Pining for Moby

If you’re native to Los Angeles, you’re lucky. You grew up in one of the most culturally diverse cities in America and you were raised with a palate that’s had the opportunity to savor everything from sticky Korean chicken wings, superior seafood and indisputably the best tacos north of the border.

If you’re new to Los Angeles, you’re also fortunate. Our city’s food scene has swelled in the past five years, giving rise to more chef-driven restaurants than ever. Food trucks have taken a back seat to beautiful brick and mortars, where atmosphere is just as important as what is on the plate.

This expert knows what Los Angeles is all about—unique cuisine, changing tastes, fresh ingredients and a creative look on what it means to bring people together over a good meal.

Expert: Moby, Founder of Little Pine Restaurant, Musician

Green Rockstar: A vegan for almost three decades, Moby has worked with organizations like Greenpeace to promote education on climate change.

Moby’s highly anticipated organic vegan bistro opened last November to a community that had been clamoring for the new restaurant ever since news had broke in early spring. Located on Rowena Avenue in the trendy neighborhood of Silver Lake, Little Pine has fast become one of the city’s most talked about restaurants. We sat down with Moby, celebrated songwriter, musician, DJ, activist and owner of Little Pine to get all of the details on his new creative venture.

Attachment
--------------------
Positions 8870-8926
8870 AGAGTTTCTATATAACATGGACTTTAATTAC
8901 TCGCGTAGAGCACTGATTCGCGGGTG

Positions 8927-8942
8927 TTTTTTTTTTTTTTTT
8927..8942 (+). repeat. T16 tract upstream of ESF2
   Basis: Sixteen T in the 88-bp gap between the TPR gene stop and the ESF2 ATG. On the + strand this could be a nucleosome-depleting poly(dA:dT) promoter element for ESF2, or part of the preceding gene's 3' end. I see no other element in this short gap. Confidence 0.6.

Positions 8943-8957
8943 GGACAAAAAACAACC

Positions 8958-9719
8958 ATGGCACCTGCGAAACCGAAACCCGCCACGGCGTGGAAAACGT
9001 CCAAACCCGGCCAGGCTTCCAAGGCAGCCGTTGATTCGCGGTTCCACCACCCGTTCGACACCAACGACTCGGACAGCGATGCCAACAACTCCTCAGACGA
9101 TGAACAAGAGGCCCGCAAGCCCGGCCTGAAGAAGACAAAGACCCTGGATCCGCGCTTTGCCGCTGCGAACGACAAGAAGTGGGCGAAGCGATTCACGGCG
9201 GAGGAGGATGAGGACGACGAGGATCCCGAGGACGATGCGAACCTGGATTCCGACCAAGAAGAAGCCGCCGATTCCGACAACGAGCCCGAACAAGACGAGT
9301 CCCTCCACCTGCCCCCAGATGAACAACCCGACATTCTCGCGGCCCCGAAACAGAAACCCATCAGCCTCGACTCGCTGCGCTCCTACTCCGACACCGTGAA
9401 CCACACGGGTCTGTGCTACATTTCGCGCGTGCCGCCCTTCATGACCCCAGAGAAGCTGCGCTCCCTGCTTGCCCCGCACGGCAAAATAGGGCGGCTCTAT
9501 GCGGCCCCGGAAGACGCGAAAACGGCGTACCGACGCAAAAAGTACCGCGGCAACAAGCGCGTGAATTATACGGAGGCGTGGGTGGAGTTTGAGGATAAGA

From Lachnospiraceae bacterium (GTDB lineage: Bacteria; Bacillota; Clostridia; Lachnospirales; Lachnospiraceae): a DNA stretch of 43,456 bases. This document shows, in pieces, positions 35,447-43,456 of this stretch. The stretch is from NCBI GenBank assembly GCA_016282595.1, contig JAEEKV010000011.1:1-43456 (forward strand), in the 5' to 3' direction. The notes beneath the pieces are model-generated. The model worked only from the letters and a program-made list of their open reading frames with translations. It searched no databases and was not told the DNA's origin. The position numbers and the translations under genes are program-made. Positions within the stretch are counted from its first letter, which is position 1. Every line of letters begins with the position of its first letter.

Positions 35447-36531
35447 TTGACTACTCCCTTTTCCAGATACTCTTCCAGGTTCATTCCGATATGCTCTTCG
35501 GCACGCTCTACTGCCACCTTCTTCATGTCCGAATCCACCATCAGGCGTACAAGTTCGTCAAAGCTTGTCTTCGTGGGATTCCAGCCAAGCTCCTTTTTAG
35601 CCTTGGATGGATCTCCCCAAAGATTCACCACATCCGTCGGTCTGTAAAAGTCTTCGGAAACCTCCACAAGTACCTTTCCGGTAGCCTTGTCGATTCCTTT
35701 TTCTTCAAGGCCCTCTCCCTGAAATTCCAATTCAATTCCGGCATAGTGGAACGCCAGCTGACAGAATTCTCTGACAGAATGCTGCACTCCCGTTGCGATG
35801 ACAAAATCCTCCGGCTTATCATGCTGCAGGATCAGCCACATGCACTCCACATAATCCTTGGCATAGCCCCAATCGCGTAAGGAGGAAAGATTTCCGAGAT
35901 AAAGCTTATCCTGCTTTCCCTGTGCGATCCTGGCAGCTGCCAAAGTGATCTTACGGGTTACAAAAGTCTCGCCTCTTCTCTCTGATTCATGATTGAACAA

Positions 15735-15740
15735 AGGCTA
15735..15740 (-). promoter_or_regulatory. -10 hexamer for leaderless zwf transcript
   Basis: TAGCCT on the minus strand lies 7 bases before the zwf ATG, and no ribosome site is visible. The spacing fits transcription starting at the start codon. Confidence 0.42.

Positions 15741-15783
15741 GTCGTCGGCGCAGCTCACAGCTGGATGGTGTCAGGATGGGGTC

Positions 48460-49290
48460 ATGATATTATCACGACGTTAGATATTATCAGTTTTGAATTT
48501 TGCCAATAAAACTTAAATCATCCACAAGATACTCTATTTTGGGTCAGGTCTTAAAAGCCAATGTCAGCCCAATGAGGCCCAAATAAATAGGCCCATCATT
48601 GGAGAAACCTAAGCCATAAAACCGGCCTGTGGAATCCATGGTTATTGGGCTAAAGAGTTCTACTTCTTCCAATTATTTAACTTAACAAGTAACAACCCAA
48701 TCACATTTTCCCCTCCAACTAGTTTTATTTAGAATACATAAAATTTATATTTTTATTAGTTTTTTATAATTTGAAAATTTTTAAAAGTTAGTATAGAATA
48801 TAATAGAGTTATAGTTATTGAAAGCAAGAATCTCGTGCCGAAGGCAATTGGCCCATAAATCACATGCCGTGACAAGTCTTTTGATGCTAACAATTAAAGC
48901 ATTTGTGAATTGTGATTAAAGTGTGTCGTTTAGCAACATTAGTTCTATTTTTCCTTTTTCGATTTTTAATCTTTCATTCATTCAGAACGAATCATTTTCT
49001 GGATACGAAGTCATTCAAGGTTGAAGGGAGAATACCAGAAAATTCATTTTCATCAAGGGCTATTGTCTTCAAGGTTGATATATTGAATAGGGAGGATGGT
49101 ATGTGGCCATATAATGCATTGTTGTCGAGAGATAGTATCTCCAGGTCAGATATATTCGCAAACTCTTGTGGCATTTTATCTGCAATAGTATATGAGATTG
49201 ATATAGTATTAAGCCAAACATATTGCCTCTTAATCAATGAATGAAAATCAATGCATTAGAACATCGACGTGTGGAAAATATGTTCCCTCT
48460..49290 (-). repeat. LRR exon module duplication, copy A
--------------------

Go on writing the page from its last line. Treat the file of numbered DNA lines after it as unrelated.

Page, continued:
Q: What inspired you to create Little Pine?

Moby: I’ve been a vegan now for 28 years. In that time, veganism has completely transformed. Twenty-eight years ago being a vegan was just … sad. There were only a handful of vegan restaurants in the world. Now, Bill Clinton is a vegan, Miley Cyrus is a vegan and it’s become so much more mainstream. I am also an investor at another vegan restaurant here in LA, Crossroads, and it’s great to see all of these celebrity vegans come out of the woodwork —Johnny Depp and Paul McCartney eat there all of the time. As veganism has become more popular, so has the quality of the food. Twenty years ago, vegan food was your typical beans and rice—now vegan food has become so interesting and sophisticated. The goal here is to have a fairly cohesive Mediterranean approach to vegan food; in a broad sense, drawing in from France, Italy, Spain and the Middle East.

Q: Tell us about your work with Greenpeace and focusing on the issue of climate change.